Indigo-banded kingfisher

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Indigo-banded Kingfisher
Ibkf.jpg
Conservation status
Scientific classification
Kingdom: Animalia
Phylum: Chordata
Class: Aves
Order: Coraciiformes
Family: Alcedinidae
Genus: Alcedo
Species: A. cyanopectus
Binomial name
Alcedo cyanopectus
Lafresnaye, 1840
Synonyms
  • Alcedo cyanopecta Lafresnaye, 1840 [orth. error]

The Indigo-banded Kingfisher (Alcedo cyanopectus) is a species of bird in the Alcedinidae family. It is endemic to the Philippines, where it is a generally uncommon but locally common resident of the northern and central islands. There are two subspecies, the nominate race, which occurs on Luzon, Polillo, Mindoro, Sibuyan and Ticao, and A. c. nigriostris, which is found in Panay, Negros and Cebu. It forms a superspecies with the Silvery Kingfisher of the southern Philippines.[2]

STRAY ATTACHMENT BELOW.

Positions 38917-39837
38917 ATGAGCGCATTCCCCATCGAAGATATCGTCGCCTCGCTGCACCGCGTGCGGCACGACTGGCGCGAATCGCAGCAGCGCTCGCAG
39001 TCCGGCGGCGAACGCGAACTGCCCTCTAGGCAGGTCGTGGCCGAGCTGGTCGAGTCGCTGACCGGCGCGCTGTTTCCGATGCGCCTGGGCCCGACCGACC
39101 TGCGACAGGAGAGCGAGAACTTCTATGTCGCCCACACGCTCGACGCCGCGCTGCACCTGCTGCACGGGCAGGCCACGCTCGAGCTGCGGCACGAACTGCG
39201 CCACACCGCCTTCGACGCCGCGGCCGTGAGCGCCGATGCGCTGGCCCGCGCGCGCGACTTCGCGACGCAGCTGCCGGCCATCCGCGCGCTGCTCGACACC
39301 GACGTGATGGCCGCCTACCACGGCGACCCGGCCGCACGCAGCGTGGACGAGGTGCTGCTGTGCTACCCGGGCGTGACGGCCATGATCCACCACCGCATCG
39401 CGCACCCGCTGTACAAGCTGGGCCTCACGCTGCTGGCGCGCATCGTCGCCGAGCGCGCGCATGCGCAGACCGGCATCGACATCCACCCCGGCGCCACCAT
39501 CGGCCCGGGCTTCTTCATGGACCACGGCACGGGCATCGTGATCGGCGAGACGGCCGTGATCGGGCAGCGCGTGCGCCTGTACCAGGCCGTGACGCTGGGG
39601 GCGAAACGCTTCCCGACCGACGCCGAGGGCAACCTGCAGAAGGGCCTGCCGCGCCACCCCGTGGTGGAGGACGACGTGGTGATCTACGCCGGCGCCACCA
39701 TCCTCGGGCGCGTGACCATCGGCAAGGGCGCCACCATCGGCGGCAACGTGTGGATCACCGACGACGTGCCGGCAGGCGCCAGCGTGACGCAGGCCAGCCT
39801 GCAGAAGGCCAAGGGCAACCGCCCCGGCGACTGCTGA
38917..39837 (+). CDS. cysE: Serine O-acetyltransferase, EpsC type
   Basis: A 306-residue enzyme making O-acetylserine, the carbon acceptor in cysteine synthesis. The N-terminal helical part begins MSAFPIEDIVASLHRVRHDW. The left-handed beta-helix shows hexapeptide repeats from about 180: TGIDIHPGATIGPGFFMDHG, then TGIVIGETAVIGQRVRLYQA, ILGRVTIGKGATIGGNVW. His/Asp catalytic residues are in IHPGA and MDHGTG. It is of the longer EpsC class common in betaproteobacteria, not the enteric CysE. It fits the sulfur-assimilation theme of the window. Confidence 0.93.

The Indigo-banded Kingfisher feeds on fish and aquatic insects. It perches on rocks and overhanging branches and foliage and dives steeply into the water to catch its prey. Once caught, it returns the prey to the perch where it is beaten and swallowed. Little is known about its breeding behaviour, although it is known to nest in tunnels dug into the banks of streams and rivers.[2]

Its natural habitats are subtropical or tropical dry forests and subtropical or tropical mangrove forests.

References[edit]

  1. ^ BirdLife International (2012). "Alcedo cyanopectus". IUCN Red List of Threatened Species. Version 2013.2. International Union for Conservation of Nature. Retrieved 26 November 2013. 
  2. ^ a b Woodall, Peter (2001), "Family Alcedinidae (Kingfishers)", in del Hoyo, Josep; Elliott, Andrew; Sargatal, Jordi, Handbook of the Birds of the World. Volume 6, Mousebirds to Hornbills, Barcelona: Lynx Edicions, pp. 103–187, ISBN 978-84-87334-30-6